Minor characters can be given more time and attention if you ramp up dramatic tension too, giving you more time to talk about their mannerisms, appearances and actions.

#4. Plotting the Story

Fantasy stories often have complex plots, and it's essential to have a clear sense of the story you want to tell before you start writing. Develop a strong outline that details the main plot points and subplots, and use it as a roadmap for your writing. Think about the pacing of your story, and how you can keep readers engaged with twists and turns in the plot. Remember to tie up loose ends and resolve conflicts by the end of the story.

For example you can plot your chapters in a way so that you can use cliffhangers at the end of chapters which end up encouraging the reader to keep reading and saying "One more chapter!" even though it is late at night and they need to sleep. (GRRM does this and it is annoying because his chapters are usually about 5000 words long.)

Also sometimes you should beware of subplots becoming too cumbersome or possibly annoying. You shouldn't be afraid to scrap a subplot if it just isn't working.

Avoid using dramatic cliffhangers at the end of a book. They can annoy readers, especially if there is a large delay between when the next book is coming out. You can tantalize the reader a bit, but if there is a huge cliffhanger then some readers may just rage quit if they have to wait years for the next book to come out.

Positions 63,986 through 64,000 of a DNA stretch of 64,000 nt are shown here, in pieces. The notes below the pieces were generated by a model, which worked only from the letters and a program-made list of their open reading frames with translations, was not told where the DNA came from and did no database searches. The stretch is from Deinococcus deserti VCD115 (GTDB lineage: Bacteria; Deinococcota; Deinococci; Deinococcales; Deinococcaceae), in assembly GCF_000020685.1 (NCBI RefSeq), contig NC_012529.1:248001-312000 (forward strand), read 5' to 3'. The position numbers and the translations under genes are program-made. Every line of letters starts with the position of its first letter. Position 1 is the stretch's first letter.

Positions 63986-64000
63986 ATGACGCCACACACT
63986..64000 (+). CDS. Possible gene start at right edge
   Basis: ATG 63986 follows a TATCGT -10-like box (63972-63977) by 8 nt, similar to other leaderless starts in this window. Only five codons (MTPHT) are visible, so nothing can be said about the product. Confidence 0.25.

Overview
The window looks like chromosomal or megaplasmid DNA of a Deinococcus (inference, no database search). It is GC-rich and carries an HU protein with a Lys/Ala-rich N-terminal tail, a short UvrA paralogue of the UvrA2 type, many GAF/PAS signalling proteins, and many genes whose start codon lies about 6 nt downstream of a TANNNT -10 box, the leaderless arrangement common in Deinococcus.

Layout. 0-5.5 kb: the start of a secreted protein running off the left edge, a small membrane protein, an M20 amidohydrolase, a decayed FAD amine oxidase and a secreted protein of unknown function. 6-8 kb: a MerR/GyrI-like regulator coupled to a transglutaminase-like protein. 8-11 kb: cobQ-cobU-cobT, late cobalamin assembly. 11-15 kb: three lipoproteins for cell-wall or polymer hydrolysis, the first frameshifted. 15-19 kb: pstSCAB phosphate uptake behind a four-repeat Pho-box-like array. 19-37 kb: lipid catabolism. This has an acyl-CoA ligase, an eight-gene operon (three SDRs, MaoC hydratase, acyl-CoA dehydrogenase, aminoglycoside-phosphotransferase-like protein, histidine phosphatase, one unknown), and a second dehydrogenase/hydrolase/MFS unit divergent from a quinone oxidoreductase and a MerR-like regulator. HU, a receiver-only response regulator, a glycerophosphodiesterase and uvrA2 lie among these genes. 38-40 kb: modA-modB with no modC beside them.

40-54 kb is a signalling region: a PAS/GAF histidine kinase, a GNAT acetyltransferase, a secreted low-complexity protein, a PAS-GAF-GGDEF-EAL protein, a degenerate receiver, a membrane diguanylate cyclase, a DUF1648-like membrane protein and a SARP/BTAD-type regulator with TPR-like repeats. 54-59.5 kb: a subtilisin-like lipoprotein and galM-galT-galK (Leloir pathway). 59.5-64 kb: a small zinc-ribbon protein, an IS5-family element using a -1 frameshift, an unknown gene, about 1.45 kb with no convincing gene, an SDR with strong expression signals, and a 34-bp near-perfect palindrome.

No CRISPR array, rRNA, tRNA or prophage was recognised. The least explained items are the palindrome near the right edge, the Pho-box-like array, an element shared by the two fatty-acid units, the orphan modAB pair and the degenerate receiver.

Looking at you GRRM.


#5. Avoid Common Fantasy Tropes

While there is nothing wrong with using fantasy tropes such as elves, dragons, or magic, relying too heavily on them can make your story feel cliche and unoriginal. To make your story stand out, try to put your own unique spin on these classic tropes or come up with entirely new concepts. Challenge yourself to think outside the box and create something truly original that will captivate readers. Additionally, if you do use classic tropes, make sure to give them a fresh take, and avoid stereotyping characters based on their race or species.

So for example I kind of regret including elves and dwarves in my fantasy kingdom Korovia. Thankfully I have made them nuanced and different in my own way by making them more realistic. Too many fantasy books, in my opinion, create this stereotyped / idealized version of such characters in which they are the perfect archer, have a certain type of personality, frequently look like Legolas, and have flowery names.

If you read my book "The Demon's Sacrifice" you will note that the elf Grier doesn't have a flowery name, that he is an archer, but the archery is realistic, and his personality is a bit stand offish.

I am also exploring other fantasy races like gnomes and minotaurs (which are under represented in fantasy books), but they allow me to explore those tropes whilst making significant changes. Eg. One of the big differences is that my minotaurs are vegetarians, and they each have an interesting / almost philosophical view on life.

And if a minotaur is NOT a vegetarian, well then there is likely an interesting story behind that... Something nuanced that I can play with.

Happy Writing!

Follow me on instagram.com/charles.moffat if you love fantasy writing memes.